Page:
Abraham said the organization had nearly dissolved last year, but now is “a young and devoted group of over 20 members with a very dedicated board.”

The Village will provide a letter of support to the group, which is applying for a “very large” BC Gaming grant for the work.

Council pay

Council gave first three readings to a bylaw to provide a pay increase for the mayor and councillors. The raises kick in in the new year. The next mayor will receive $17,719 annually, while a councillor will make $9,550. Future increases will follow the increases for unionized Village staff. The increases are in about the middle of the salary range for elected officials in a community Nakusp’s size.

Travel and per diems

If you’ve travelled at all this summer, you’ve probably experienced ‘sticker shock’ at the rising cost of gas, accommodations, etc. It’s the same for municipal governments, and Nakusp is increasing its per-diem rates for staff, volunteers, emergency workers and councillors travelling on local government business.

The Village will increase the mileage rate from $0.53/km to $0.61/km and mileage rates will now be tied to the rate approved by the Canada Revenue agency.

Meal per diems have also been increased to reflect current pricing, and travellers can now stay at the homes of friends or family when on the road, which “saves the Village money on accommodations,” notes a report.

The increase represents about a 15% increase in the travel budget for the Village, which will stand at about $2,400 annually.

Staffing levels

The Village has new rules on how many staff can be on leave at the same time. Council has approved CAO Wayne Robinson’s policy that will ensure that “any given Village department has sufficient staffing levels to ensure it can operate effectively and respond to emerging situations as they arise”.

A report by Robinson said absences from work can negatively impact the Village’s capacity to get work done, though it is largely out of anyone’s control when it’s a medical or family leave.

Under the new rules, at least three staff will have to be working in the public works department, arena/parks, hot springs, and main office. Only one person from a department will be granted a vacation request for a given time period.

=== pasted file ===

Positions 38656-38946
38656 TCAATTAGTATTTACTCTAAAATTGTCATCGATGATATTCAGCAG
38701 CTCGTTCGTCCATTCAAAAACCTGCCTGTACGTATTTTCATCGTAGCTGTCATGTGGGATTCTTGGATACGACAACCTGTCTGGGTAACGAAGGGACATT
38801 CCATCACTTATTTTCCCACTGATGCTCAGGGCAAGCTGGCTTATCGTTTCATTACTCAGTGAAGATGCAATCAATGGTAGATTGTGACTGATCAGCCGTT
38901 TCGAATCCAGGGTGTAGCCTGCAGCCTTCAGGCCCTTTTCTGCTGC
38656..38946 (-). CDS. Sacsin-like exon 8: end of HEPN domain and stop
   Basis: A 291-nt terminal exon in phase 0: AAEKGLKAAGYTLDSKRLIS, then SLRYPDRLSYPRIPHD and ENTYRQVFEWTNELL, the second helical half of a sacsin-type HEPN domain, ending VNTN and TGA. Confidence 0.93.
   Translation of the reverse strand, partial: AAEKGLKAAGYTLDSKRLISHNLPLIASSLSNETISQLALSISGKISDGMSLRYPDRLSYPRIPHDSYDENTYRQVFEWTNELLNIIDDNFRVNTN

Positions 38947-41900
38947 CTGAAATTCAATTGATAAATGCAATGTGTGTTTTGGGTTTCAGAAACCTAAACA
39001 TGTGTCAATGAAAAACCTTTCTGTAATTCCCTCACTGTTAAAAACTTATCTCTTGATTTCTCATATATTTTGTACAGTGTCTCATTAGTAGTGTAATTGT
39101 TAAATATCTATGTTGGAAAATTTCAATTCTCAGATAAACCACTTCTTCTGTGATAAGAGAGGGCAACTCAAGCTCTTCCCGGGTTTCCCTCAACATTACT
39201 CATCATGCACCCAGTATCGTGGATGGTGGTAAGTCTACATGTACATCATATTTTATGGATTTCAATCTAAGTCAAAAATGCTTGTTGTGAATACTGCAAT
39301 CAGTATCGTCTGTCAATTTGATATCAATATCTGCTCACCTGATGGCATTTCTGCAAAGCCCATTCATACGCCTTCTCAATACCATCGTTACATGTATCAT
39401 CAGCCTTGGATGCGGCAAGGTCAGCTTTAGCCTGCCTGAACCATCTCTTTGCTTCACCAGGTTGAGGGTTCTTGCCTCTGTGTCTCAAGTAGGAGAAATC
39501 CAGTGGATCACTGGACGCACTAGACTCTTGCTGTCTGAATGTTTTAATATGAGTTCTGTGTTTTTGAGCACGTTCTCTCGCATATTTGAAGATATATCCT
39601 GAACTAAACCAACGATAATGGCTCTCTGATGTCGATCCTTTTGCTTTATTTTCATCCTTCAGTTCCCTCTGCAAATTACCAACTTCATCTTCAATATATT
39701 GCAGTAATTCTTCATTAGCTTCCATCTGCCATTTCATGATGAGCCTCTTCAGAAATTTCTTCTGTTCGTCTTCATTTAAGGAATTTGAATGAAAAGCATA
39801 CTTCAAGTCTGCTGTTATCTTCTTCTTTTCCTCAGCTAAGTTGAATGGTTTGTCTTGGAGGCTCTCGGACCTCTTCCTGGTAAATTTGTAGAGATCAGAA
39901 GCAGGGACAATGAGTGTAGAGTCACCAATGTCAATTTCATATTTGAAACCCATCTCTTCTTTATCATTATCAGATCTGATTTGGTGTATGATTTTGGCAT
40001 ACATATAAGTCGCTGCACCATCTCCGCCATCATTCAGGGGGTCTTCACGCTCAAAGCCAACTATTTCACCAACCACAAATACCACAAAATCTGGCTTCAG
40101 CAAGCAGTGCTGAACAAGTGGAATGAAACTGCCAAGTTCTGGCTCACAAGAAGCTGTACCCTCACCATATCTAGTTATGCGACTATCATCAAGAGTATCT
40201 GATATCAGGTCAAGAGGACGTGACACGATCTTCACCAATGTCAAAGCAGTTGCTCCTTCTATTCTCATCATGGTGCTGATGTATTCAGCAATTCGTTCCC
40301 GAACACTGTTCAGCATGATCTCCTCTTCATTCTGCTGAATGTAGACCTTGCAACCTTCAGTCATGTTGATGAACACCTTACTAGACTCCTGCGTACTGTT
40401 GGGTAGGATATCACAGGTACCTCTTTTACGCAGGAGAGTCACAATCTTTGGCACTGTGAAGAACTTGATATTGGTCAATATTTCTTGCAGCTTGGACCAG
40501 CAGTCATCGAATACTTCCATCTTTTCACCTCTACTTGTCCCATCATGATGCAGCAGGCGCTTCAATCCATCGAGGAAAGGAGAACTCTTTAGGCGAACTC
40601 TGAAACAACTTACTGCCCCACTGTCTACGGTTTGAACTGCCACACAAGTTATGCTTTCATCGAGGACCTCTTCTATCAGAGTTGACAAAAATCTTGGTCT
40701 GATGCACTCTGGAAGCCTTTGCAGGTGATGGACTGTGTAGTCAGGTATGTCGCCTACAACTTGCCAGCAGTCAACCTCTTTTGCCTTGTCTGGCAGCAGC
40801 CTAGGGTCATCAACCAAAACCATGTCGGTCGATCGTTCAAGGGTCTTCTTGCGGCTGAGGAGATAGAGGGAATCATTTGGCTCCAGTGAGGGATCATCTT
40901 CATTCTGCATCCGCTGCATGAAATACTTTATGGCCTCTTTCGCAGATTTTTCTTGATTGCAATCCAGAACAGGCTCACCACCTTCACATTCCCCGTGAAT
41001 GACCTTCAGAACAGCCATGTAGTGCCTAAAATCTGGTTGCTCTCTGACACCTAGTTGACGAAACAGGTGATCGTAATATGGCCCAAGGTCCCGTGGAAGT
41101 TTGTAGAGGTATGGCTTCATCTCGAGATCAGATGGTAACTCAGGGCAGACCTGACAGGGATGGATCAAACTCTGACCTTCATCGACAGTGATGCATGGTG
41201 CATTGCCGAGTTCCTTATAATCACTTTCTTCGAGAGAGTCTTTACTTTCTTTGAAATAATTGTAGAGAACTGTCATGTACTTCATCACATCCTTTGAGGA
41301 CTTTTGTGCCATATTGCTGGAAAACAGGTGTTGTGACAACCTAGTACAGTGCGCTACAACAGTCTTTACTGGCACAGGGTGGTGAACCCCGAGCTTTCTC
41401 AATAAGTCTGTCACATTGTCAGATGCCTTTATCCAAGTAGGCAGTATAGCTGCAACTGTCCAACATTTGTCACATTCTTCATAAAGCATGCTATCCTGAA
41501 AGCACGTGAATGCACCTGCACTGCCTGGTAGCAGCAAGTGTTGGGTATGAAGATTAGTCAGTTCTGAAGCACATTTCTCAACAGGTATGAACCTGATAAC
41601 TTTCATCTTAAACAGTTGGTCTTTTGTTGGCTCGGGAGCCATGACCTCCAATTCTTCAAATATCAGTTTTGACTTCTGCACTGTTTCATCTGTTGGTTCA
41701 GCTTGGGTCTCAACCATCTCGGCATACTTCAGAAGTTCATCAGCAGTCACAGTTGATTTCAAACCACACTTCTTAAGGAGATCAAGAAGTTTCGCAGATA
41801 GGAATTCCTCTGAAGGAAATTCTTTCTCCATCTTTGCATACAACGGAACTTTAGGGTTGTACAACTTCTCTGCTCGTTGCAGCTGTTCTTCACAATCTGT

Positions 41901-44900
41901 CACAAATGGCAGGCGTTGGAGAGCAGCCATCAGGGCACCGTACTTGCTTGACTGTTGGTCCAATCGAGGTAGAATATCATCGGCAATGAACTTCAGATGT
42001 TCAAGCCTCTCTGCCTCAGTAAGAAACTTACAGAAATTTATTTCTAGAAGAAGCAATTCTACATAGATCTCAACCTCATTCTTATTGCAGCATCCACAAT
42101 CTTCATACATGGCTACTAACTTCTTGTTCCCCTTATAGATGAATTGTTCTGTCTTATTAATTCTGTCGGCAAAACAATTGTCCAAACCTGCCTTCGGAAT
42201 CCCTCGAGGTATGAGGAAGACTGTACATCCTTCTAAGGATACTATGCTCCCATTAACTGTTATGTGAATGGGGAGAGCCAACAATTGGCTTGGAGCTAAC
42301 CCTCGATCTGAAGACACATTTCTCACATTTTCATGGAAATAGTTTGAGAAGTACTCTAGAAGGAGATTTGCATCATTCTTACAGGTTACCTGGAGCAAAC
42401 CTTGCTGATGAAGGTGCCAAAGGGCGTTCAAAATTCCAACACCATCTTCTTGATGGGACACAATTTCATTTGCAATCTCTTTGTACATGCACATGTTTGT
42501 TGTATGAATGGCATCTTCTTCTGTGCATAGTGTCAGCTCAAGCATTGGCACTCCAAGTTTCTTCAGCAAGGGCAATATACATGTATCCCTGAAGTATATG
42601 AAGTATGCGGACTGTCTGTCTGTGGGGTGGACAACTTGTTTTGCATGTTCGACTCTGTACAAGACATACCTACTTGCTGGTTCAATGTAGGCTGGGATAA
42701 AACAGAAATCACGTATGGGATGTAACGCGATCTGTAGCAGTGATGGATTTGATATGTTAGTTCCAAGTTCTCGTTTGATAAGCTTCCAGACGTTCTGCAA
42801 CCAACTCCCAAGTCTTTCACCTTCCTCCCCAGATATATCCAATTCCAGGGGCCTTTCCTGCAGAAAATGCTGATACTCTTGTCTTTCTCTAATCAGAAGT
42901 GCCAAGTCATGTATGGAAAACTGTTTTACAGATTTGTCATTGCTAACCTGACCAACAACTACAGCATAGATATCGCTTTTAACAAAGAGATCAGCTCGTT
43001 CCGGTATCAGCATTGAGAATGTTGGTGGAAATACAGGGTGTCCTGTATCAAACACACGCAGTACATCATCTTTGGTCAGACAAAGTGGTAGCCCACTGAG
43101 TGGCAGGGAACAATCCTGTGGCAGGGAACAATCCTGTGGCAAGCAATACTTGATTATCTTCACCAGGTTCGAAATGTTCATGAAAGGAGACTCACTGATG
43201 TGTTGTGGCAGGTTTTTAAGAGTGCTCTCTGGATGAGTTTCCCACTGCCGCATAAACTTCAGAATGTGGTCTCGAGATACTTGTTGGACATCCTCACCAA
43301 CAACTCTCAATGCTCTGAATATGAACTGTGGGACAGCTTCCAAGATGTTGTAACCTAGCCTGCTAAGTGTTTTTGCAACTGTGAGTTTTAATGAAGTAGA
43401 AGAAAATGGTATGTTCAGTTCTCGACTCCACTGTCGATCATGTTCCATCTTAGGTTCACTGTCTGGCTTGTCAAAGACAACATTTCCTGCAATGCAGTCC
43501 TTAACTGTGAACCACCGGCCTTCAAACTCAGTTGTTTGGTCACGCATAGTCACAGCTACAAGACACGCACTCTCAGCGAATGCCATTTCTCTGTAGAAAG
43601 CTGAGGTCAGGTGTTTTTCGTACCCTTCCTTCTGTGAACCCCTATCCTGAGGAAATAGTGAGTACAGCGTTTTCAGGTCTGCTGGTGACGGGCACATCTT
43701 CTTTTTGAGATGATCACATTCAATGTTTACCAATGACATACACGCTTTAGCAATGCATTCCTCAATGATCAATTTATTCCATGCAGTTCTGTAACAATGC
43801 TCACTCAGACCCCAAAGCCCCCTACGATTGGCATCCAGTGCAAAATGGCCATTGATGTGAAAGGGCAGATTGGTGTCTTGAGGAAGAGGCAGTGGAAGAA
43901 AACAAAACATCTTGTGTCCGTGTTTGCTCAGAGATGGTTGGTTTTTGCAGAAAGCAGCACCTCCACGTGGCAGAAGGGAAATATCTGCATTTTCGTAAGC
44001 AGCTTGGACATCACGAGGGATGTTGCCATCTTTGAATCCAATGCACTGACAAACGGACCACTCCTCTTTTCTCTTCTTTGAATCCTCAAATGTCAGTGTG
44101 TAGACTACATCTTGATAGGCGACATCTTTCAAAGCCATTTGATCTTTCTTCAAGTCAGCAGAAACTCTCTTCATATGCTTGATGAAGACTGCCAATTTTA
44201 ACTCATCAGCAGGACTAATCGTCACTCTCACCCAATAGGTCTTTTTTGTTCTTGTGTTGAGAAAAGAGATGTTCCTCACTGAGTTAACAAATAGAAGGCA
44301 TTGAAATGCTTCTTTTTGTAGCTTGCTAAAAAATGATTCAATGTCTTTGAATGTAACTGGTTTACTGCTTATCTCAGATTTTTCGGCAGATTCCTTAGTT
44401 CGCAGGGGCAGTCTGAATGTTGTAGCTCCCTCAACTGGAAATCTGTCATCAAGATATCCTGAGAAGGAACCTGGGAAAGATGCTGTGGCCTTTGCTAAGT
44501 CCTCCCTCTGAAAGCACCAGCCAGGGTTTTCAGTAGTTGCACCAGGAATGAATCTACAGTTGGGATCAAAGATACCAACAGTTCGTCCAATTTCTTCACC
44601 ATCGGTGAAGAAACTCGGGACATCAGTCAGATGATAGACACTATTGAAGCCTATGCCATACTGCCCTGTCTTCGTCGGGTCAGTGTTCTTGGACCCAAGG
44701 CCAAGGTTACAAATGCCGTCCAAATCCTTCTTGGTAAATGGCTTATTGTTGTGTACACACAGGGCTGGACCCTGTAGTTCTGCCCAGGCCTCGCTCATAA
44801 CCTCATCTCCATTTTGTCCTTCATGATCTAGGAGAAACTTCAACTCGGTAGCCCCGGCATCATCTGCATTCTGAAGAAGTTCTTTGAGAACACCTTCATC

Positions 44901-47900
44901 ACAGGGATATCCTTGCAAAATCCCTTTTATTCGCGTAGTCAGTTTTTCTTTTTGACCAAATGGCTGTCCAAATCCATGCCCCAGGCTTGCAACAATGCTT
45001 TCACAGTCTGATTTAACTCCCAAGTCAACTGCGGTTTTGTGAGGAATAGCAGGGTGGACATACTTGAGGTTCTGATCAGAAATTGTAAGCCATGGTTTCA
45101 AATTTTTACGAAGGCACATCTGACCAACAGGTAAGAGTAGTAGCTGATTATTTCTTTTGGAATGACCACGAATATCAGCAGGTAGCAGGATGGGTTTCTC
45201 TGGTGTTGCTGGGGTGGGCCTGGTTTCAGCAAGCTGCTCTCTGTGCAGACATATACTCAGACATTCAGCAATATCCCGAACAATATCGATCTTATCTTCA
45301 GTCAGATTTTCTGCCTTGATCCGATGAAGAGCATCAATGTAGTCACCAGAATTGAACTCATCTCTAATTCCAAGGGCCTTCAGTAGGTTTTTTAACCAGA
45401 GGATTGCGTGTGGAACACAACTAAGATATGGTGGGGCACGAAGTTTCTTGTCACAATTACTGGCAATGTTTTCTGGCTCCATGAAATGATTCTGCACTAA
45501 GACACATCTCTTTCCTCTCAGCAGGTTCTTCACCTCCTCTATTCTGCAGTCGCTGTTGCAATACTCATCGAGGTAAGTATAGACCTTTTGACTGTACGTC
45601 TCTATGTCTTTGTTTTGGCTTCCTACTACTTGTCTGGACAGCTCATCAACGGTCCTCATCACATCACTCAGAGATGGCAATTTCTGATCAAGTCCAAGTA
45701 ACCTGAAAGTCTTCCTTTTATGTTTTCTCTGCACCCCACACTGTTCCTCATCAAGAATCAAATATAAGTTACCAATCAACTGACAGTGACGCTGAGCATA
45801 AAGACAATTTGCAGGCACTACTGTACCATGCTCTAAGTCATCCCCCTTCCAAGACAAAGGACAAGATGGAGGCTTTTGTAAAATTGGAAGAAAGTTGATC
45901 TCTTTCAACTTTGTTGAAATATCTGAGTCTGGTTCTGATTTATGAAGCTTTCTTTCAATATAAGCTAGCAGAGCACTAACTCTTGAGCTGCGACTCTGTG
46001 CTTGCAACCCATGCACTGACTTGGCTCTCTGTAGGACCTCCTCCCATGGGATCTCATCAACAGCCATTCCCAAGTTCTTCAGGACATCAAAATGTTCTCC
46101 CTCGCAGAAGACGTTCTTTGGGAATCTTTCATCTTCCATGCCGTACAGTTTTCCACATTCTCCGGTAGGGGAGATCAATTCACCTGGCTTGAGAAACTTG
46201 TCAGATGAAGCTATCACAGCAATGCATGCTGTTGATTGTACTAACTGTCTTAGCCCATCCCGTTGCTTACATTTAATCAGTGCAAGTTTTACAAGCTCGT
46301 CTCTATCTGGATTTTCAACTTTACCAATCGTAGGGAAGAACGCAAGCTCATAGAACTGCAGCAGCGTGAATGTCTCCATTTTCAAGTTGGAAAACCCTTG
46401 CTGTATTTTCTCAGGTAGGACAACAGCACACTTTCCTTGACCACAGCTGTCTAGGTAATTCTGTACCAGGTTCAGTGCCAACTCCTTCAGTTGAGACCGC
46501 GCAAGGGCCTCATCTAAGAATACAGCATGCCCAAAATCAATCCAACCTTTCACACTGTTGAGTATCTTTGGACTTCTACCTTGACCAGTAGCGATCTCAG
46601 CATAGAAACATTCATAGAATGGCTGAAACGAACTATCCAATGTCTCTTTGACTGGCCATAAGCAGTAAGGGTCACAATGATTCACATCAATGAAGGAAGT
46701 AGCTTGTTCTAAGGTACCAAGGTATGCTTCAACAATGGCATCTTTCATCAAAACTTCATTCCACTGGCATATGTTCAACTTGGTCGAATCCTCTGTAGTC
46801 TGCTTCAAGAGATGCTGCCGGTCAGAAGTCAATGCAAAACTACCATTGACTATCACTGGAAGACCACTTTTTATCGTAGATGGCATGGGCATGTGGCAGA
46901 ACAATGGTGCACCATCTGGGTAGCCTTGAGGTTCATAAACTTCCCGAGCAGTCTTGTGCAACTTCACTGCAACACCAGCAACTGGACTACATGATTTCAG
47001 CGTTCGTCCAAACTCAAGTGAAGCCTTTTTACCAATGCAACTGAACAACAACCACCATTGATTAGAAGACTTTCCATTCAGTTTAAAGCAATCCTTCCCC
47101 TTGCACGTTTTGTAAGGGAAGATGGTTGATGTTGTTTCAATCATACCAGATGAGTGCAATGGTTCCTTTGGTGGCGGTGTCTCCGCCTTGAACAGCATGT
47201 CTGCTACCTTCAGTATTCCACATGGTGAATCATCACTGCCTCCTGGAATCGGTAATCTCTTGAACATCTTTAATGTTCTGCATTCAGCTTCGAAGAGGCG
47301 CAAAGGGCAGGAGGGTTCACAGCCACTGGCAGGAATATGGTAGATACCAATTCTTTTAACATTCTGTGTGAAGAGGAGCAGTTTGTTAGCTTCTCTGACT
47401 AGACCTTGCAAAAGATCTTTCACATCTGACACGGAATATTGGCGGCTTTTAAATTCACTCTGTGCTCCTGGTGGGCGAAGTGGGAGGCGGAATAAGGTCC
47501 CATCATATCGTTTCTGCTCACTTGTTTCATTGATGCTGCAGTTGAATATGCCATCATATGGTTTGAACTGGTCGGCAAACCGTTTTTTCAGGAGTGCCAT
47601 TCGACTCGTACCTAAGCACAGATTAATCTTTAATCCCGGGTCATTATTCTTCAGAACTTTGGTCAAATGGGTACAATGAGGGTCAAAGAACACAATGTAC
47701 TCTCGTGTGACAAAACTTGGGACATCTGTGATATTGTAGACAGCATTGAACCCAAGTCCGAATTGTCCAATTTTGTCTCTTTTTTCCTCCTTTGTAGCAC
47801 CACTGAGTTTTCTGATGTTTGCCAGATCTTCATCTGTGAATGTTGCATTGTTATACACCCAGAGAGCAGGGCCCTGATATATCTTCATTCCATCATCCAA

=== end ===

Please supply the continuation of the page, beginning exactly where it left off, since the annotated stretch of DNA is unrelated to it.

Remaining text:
Robinson said “qualifiers and exceptions” have been worked into the policy to make it flexible when needed.

No kissing babies at council

With the municipal elections only six weeks away, council is taking steps to ensure no one uses council proceedings as a political platform.

“Council is a continuous body that exists before and after an election. Its duties are not tied to who the members are that make up the governing body of the organization,” says a report provided by staff to council. “Therefore, no one should be afforded the opportunity to use a council meeting to forward their own campaign, especially immediately prior the election period.”

In order to level the playing field, councillors won’t give their regular reports on their activities until after the October 15 election. It’s a common practice in other municipalities, the CAO told council.

Also, the mayor should take care to ensure no new candidates try to use council’s public question time for political grandstanding.

Council received the report as information.

Woodstove program

The Village is hoping it can convince some homeowners to swap out their old woodstoves for new ones. The BC Woodstove Exchange program is offering incentives for people to get new stoves, reducing air pollution overall. Last year, the program prompted three Nakusp homeowners to upgrade their stoves. Participants get a rebate of $200-$650 from the provincial fund, and $100 from the Village to sweeten the pot. The village is putting up enough for 10 people to take advantage of the program this year.

John Boivin, Local Journalism Initiative Reporter, Valley Voice